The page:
Facts about Dante Rossetti
Dante Gabriel Rossetti Biography
Dante Gabriel Rossetti helped found the English Pre-Raphaelite Brotherhood, a school of painting (1848) that advocated a return to the Italian style before Raphael.
Rossetti was also a well-known romantic poet and was famous for lyric poems such as The Blessed Damozel.
A charismatic and gifted artist but a lousy student, he made his splash in the late 1840s and early 1850s, with portraits and, especially, scenes inspired by Dante.
With William Morris and Edward Burne-Jones, Rossetti formed the core of the Pre-Raphaelites, but he abandoned those artistic principles by 1860 and became known for his portraits of beautiful women in luxurious detail.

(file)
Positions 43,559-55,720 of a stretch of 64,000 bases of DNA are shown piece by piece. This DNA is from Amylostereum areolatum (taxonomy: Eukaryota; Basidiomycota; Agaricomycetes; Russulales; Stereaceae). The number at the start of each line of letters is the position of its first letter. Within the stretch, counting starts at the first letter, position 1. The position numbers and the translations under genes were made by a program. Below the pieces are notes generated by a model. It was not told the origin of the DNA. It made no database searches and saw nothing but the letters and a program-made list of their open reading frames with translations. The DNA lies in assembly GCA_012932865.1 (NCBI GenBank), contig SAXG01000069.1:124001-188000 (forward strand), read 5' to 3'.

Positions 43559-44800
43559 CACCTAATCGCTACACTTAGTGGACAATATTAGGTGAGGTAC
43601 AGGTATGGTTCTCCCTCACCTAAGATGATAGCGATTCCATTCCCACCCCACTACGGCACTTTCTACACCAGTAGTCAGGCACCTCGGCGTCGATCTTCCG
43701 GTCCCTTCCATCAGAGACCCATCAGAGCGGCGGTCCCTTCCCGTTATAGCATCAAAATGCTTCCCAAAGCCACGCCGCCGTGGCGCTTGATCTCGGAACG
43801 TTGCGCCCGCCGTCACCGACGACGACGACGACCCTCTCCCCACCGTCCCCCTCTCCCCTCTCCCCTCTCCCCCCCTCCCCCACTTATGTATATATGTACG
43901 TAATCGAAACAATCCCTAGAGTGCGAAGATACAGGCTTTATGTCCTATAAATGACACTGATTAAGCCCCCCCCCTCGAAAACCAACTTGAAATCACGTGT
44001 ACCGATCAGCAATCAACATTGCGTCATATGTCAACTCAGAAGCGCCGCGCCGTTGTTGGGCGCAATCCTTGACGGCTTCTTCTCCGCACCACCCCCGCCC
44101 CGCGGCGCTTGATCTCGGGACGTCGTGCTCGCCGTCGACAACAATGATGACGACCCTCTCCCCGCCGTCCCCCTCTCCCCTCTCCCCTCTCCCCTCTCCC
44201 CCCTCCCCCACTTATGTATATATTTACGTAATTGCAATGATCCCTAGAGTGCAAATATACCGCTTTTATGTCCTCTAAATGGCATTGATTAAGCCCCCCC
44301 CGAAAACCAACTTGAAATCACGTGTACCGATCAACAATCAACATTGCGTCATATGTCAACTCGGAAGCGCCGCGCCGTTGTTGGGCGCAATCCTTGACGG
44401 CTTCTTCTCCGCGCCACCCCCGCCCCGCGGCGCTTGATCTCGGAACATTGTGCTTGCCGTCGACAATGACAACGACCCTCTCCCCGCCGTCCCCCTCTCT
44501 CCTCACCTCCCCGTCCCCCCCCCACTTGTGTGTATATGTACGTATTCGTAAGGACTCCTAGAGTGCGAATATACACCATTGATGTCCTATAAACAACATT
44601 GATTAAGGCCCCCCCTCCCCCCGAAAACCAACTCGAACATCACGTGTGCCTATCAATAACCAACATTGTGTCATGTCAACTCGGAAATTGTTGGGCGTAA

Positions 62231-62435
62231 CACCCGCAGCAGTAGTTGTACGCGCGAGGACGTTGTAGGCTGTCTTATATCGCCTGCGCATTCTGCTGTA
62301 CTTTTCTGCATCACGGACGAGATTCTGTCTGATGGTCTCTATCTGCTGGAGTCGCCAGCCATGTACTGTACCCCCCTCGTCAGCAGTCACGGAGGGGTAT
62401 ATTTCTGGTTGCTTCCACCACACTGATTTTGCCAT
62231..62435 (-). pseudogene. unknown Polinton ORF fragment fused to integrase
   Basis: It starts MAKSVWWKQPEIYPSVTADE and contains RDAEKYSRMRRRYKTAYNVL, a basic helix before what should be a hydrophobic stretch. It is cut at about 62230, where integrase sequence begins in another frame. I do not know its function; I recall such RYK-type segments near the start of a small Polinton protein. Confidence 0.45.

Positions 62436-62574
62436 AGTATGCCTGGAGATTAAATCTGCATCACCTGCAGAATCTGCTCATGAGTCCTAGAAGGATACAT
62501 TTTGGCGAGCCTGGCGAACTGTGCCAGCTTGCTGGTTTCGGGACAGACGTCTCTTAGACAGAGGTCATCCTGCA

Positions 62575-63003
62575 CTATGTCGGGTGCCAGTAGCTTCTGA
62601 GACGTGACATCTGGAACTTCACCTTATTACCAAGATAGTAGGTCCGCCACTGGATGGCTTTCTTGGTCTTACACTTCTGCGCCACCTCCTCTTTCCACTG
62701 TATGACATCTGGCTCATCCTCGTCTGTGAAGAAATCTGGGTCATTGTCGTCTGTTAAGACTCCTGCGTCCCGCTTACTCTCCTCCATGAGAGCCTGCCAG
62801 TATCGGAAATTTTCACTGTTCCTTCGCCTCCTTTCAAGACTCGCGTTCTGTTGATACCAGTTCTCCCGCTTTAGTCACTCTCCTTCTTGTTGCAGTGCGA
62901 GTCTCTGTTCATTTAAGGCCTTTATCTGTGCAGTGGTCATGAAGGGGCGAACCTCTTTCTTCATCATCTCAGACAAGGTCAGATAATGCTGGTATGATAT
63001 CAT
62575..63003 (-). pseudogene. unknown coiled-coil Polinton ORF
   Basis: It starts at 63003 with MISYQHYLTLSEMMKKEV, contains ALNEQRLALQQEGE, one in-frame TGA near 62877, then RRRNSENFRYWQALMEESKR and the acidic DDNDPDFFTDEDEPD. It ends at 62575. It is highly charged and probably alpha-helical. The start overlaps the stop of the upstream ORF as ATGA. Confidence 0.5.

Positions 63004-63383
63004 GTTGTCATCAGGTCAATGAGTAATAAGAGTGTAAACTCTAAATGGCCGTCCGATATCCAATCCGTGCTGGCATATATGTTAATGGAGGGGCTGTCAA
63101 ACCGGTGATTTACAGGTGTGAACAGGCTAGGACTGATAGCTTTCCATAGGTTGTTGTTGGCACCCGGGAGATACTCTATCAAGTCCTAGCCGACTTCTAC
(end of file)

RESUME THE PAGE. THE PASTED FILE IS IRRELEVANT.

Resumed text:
Rossetti married Elizabeth “Lizzie” Siddall in 1860. She had been a model for the pre-Raphaelites and had been Rossetti’s model throughout the 1850s. A poet and sketch artist in her own right, Siddall (later shortened to Siddal) died of an overdose of laudanum in 1862.
His muse and model after Siddall’s death was Jane Burden, the wife of William Morris, with whom Rossetti had a love affair in the late 1860s, before he spiraled into depression and paranoia.
Rossetti shares a name with, but is unrelated to, the poet Dante Alighieri.